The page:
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January 27, 2013

HISTORICAL PERSPECTIVE: Clyde Lovellette: Basketball’s most dominant collegian (Part I)

TERRE HAUTE — The National Collegiate Athletic Association is having a contest these days to honor the best basketball players to compete in its annual championship tournament.

In order to assist voters, the contest administrator (which turns out to be CBS Sports, not the NCAA) has narrowed the field down to 75 contestants.

The finalists include Larry Bird and another familiar name with extraordinary credentials:

• He is the only player in history to lead the nation in scoring and win the NCAA title in the same season.

• During the NCAA tournament, he averaged more than 35 points per game and was named the tournament’s Most Valuable Player.

• He broke the existing NCAA tournament scoring record BY 58 POINTS.

• He established a new NCAA tournament single game record with 44 points.

• He was named an All-American as a sophomore, junior and senior.

• He was selected Helms Foundation College Player of the Year

• He was the leading scorer and Most Valuable Player on the U.S. Olympic team.

• He was the first player in history to win an NCAA title, an NBA title and an Olympic gold medal.

• He is enshrined at the Naismith Memorial Basketball Hall of Fame in Springfield, Mass., and the National Collegiate Basketball Hall of Fame in Kansas City, Kan.

With all those qualifications, Clyde Edward Lovellette surely seems to be a cinch to be selected high among the elite group. Right?

Don’t be so certain. Several obstacles stand in his way.

The biggest hurdle is Time.

 It has been 61 years since Lovellette dominated college basketball while playing for the University of Kansas and leading the 1952 U.S. Olympic team to gold at Helsinki, Finland.  

Lovellette retired after 11 seasons in the NBA in 1963. That was 50 years ago.

It was 66 years go when Lovellette, a junior at Terre Haute Garfield, led the first previously undefeated high school team to the championship game of the 1947 single class Indiana basketball tournament.

So, unless you are a basketball junkie with gray hair, you would have to be over 70 to remember Lovellette’s high school or college supremacy. Since there is no age requirement imposed upon voters, anyone can vote online for his or her five favorite players, favorite team and favorite tournament moment.

And only a relatively small percentage of those old enough to remember Clyde are computer literate. Ballots can be accessed at www.ncaa.com/75-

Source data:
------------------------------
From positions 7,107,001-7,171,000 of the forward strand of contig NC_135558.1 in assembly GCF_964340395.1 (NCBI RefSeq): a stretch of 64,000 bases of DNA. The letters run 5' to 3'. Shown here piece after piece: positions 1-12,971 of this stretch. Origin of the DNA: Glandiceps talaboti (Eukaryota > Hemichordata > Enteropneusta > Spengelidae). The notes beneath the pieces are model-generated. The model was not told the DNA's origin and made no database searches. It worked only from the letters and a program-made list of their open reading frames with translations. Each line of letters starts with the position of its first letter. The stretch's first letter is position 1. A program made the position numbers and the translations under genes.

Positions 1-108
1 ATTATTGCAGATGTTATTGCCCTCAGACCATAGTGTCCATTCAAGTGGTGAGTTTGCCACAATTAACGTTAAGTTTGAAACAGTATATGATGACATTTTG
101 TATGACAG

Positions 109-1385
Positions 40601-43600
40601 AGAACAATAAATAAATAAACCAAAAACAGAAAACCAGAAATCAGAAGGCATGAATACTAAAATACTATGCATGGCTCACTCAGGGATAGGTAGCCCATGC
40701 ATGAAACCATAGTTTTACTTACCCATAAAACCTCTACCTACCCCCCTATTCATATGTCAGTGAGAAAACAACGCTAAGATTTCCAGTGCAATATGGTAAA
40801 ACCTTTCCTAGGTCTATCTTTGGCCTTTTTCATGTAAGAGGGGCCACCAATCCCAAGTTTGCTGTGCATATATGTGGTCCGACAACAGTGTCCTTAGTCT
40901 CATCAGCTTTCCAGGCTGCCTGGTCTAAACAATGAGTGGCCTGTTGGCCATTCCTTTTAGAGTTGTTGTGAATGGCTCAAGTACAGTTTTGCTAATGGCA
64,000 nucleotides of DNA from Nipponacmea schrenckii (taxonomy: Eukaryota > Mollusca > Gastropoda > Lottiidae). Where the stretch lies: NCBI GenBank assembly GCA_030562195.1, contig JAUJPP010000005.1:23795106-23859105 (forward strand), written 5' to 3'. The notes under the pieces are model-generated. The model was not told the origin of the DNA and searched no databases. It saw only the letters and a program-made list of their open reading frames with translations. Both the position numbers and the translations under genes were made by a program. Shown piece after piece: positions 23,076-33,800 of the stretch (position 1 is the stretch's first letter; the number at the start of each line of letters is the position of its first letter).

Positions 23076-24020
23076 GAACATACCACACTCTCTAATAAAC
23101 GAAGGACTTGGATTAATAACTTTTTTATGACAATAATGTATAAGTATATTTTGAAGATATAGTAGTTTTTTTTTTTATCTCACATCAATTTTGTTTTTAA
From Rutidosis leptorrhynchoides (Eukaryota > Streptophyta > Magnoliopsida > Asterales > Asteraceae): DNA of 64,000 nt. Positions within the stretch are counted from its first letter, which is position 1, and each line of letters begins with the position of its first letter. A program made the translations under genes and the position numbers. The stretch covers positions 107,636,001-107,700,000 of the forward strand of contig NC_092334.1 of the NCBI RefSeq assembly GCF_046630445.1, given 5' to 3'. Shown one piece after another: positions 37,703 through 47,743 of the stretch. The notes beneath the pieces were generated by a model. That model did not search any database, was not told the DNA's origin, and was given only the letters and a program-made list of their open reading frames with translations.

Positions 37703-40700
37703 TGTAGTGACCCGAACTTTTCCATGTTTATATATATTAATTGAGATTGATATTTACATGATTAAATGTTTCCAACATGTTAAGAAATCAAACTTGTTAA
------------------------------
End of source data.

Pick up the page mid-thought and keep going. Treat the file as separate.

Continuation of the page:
moments.

When the ballot was first placed online, Clyde’s last name was spelled “Lovelette.” That error has been corrected. Mispronunciations of his name on videos of Clyde and the 1952 Kansas national championship team have not yet been fixed.

There are two more errors imprinted on Clyde’s online ballot that make you wonder where CBS found its statistics. On the page expounding “accolades,” or reasons why Lovellette is a honors candidate, his career scoring statistics are listed at 13.5 points per game and his NCAA tournament average is presented at 17.3 ppg.

Freshmen were ineligible in 1948-49 so Clyde played three years of varsity basketball at Kansas. As a soph in 1949-50, he scored 545 points in 25 games or 21.8 ppg. As a junior in 1950-51, he scored 548 points in 24 games or 22.8 ppg. And as a senior in 1951-52, he scored 886 points in 31 games or 28.6 ppg.

That’s 1979 points in 80 games or 24.7 ppg., considerably more than the 13.5 ppg. shown on Clyde’s accolades page.

The discrepancy between the average points scored by Lovellette during the 1952 NCAA tournament and the scoring average reported on Clyde’s online accolades page (17.3 ppg.) is even more erratic.

In four NCAA tournament games, Lovellette scored 31, 44, 33 and 33 points, totaling 141 points or 35.25 ppg. That total eclipsed the existing NCAA tournament record of 83 held by Don Sunderlage of Illinois by 58 points

Clyde’s actual point per game average is more than double the tournament scoring average shown on his online ballot.

Lovellette’s 44 points broke the NCAA tournament single-game scoring record, and his 33 points against St. John’s was the most ever scored in a championship game.

1952 was an Olympic year and, for the first time since 1912, the Soviet Union chose to send selected athletes to Helsinki. With the U.S. engaged in a bitter Cold War with the USSR, a probable confrontation between the two countries on the basketball court was politically important.

The U.S. Olympics basketball committee, chaired by Howard A. Hobson, created a new format for selecting team members from available amateur talent.

The committee invited the NCAA champion (Kansas) and runner-up (St. John’s); the National Association of Intercollegiate Basketball champion (Southwest Missouri State); the National Invitational Tournament champion (LaSalle); and the four best teams from the Amateur Athletic Union tourney (Peoria Caterpillar Tractor, Phillips 66 Petroleum, Air Force and Fibber McGee and Molly) to a participate in a tryout tournament at Madison Square Garden and the Kansas City Auditorium between March 29 and April 1.

After the tryouts, 14 players were selected to comprise the 1952 Olympic team, seven college players and seven amateur players.

All seven college players chosen were from Kansas: Lovellette, William Lienhard, Robert Kenney, William Hougland, Dean Kelley, Charles Hoag and John Keller.

Dan Pippin, Frank McCabe, Marcus Freiberger, Ron Bontemps and Howard Williams were selected from the Caterpillars. Bob Kurland and Wayne Glasgow of Phillips 66 also were named to the squad.

Continued to next week

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